+
A PERSONAL MESSAGE FROM UPWORTHY
We are a small, independent media company on a mission to share the best of humanity with the world.
If you think the work we do matters, pre-ordering a copy of our first book would make a huge difference in helping us succeed.
GOOD PEOPLE Book
upworthy
Pop Culture

Viral post breaks down how those popular Lensa AI profiles are not as harmless as they seem

'AI art isn't cute.'

lensa app, lensa backlash
Gen Ishihara/Facebook

"AI art isn't cute."

Odds are you’ve probably seen those Lensa AI avatars floating around social media. You know, the app that turns even the most basic of selfies into fantasy art masterpieces? I wouldn’t be surprised if you have your own series of images filling up your photo bank right now. Who wouldn’t want to see themselves looking like a badass video game character or magical fairy alien?

While getting these images might seem like a bit of innocent, inexpensive fun, many are unaware that it comes at a heavy price to real digital artists whose work has been copied to make it happen. A now-viral Facebook and Instagram post, made by a couple of digital illustrators, explains how.


In a very thorough series of slides, Gen Ishihara and her fiance Jon Lam reveal that Lensa is easily able to render those professional looking images by using a Stable Diffusion model, which is more or less an open source (meaning free) program where users can type in a series of words and artificial intelligence will conjure up images based on those typed words. Type out a group of seemingly unrelated words like “ethereal,” “cat,” “comic style” and “rainbow,” and out will pop at least one cohesive, intricate piece of art. All in less than a minute. This foundation is what most mainstream AI art software operates on, by the way—not just Lensa.

lensa steals from artists

"...there's more than meets the eye"

scontent-lax3-1.xx.fbcdn.net

The problem here is that Stable Diffusion has been trained on yet another open source collection of data from a nonprofit called LAION. LAION has more than 5 billion publicly accessible images. If you can find it online, LAION has a picture of it, categorized as “research.”

Not only does this include copyrighted work, but also personal medical records, as well as disturbing images of violence and sexual abuse. But for the sake of not delving too far into darkness, we’ll focus on the copyright issue.

ai art

LAION's database includes copyrighted work, personal medical records and disturbing images of violence and sexual abuse.

scontent-lax3-1.xx.fbcdn.net

While LAION might be a nonprofit, Stable Diffusion is valued at $1 billion. And Lensa (which uses Stable Diffusion) has so far earned $29 million in consumer spending. Meanwhile, artists whose work can be found in that database have made zero.

“The Lensa app is a great way to get the general public comfortable with using the software and turn a blind eye to how the data was collected. The technology is so new that laws have not caught up with AI tech yet. But that doesn't make it okay,” the post read.

lensa app

"The Lensa app is a great way to get the general public comfortable with using the software and turn a blind eye to how the data was collected."

scontent-lax3-1.xx.fbcdn.net

Ishihara and Lam listed real artists who have been affected by Lensa’s use of data laundering, including Greg Rutkowski, whose “name has been used as a prompt around 93,000 times.” He even had his name attached to a piece of AI art that he did not create. Again, simply type in “Greg Rutkowski” along with whatever thing you want illustrated, and the program will create something drawn in his style.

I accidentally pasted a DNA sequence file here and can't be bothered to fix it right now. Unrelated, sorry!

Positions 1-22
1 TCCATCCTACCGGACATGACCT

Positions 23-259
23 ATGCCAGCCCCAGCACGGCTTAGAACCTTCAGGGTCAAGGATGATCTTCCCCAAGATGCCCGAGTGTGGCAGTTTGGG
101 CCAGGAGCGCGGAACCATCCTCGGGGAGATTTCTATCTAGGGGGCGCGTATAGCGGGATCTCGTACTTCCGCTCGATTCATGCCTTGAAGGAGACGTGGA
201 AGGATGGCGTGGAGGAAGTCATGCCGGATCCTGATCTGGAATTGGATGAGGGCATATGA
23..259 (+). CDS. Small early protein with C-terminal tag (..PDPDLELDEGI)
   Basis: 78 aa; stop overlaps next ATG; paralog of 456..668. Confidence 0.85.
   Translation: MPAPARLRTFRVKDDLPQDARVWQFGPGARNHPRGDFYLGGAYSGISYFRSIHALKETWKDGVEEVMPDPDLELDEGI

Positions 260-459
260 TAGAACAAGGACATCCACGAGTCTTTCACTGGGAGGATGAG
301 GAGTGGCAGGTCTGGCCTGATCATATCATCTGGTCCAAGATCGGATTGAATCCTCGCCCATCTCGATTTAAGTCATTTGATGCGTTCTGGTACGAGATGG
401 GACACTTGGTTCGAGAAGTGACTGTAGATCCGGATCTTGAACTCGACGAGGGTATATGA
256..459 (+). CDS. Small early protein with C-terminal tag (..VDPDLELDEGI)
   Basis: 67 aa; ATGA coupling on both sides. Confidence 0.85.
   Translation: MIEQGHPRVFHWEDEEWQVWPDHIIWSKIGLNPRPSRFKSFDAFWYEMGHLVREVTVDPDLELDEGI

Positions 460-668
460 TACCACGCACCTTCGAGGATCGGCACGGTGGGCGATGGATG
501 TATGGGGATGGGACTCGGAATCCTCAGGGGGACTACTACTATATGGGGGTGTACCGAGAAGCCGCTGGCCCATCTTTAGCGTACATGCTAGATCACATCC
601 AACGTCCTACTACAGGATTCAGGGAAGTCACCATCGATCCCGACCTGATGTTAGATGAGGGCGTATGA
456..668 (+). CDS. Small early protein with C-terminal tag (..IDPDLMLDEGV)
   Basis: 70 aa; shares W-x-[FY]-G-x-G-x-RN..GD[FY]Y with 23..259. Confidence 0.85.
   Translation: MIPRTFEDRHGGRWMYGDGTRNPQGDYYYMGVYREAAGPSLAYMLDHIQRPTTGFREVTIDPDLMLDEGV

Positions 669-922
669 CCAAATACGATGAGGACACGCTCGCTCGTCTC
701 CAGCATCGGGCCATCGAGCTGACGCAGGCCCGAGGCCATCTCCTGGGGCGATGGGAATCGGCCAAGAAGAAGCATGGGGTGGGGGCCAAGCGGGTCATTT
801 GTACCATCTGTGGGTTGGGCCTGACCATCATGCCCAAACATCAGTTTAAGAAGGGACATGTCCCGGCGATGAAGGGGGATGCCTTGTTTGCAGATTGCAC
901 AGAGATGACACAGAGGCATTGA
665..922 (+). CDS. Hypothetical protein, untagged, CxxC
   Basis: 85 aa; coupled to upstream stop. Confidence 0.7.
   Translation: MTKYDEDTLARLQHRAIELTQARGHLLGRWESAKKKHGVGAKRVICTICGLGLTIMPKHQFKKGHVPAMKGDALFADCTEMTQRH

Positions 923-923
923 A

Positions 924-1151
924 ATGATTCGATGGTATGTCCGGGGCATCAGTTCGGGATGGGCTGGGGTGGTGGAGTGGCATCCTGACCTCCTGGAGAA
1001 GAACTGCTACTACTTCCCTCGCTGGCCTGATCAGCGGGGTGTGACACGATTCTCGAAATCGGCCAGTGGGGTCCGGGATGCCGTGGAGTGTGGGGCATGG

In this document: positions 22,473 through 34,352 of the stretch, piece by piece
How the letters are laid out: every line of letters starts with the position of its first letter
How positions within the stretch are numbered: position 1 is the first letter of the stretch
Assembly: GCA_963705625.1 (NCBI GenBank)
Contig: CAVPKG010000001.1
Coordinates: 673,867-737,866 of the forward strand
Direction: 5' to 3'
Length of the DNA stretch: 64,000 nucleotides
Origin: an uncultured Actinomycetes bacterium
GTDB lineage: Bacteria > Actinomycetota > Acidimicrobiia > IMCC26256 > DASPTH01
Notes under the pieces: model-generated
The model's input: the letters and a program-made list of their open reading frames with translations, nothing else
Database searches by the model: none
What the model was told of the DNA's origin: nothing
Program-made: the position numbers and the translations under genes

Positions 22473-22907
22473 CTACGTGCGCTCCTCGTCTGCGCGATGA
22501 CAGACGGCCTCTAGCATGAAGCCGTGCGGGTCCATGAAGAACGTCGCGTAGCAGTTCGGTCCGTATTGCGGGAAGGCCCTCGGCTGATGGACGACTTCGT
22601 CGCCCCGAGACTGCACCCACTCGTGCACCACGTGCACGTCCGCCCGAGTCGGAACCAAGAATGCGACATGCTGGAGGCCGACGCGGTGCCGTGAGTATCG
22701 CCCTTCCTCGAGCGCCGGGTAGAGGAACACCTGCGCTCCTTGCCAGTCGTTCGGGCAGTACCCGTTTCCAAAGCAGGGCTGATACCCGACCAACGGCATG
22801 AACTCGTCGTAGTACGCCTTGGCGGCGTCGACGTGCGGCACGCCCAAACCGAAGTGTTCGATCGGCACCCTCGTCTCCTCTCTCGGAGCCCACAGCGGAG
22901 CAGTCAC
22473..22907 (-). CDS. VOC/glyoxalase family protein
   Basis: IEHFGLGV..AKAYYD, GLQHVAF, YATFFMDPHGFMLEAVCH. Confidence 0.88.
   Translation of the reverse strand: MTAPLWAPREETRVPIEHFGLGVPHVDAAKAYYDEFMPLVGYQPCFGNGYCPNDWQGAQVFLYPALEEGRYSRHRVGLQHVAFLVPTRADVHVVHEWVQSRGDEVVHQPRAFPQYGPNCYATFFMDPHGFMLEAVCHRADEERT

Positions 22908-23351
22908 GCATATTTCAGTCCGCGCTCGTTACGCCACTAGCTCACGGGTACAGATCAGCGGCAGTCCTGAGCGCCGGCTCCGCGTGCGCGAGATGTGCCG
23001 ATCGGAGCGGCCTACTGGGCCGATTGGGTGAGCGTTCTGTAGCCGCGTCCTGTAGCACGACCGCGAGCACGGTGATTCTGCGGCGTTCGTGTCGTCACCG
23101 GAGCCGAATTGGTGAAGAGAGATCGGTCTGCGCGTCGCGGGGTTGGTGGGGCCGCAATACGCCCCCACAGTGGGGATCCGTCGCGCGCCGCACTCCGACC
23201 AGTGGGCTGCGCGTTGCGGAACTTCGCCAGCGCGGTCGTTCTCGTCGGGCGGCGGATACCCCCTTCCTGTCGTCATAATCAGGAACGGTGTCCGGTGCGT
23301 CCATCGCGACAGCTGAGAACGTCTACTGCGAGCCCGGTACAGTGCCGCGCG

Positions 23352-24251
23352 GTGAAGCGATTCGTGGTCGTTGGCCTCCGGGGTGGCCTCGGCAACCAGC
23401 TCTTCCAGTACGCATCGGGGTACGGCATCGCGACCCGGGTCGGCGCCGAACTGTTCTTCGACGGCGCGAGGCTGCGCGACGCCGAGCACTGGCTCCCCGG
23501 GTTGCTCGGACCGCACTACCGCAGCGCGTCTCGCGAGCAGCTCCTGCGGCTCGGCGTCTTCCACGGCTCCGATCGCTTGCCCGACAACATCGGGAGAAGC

You can see why someone who dedicated a good portion of their life to developing a skill that now can be replicated at a fraction of the effort—and without earning compensation—might not be a huge fan of these trends.

lensa magic avatars

Maybe it's more than harmless fun.

scontent-lax3-2.xx.fbcdn.net

The post then followed up by debunking several pro-AI statements, first pointing out that AI programs are being updated and improved so fast that distinguishing it from the work of human art is becoming impossible—meaning that it does in fact threaten the livelihood of a real artist who simply cannot compete with a machine.

Also shown was a poster created in Midjourney to promote the San Francisco Ballet’s upcoming “Nutcracker” performance, showing that AI media has indeed already begun to replace human jobs.

One of the most common arguments in the AI debate is that all art is derivative, since artists similarly draw inspiration from other sources. While this is true, Ishihara and Lam would contend that the organic process of blending “reference material, personal taste and life experiences to inform artistic decisions” is vastly different than a computer program depending on data that is existing artistic property and then used for commercial purposes without consent.

Adding further credibility to this viewpoint, there’s another post floating around the internet showing Lensa portraits where a warped version of the artist’s signature is still visible (seen below).

Rather than doing away with AI art altogether, what Ishihara, Lam and others are pushing for are better regulations for companies that allow for this technology to coexist with human artists.

This might be easier said than done, but some progress has already been made in that arena. The Federal Trade Commission (FTC), for example, has begun demanding that corporations destroy any algorithm or AI models built using personal information or data collected “in bad faith or illegally.”

Second, they want people to educate themselves. Several other artists agreed that people who have used apps like Lensa aren’t wrong for doing so, but that moving forward there needs to be awareness of how it affects real people. Really, this is pretty much the case for all seemingly miraculous advancements in technology.

And for the creators feeling hopeless by all this, Ishihara and Lam say “whatever you do, don’t stop creating,” adding that it’s more important than ever to not “give up on what you love.”

The conversation around the ethical implications of AI is complex. While posts like these might come across as a form of fear-mongering or finger-wagging, it’s important to gather multiple points of view in order to engage in nuanced conversations and move forward in a way that includes everyone’s well-being.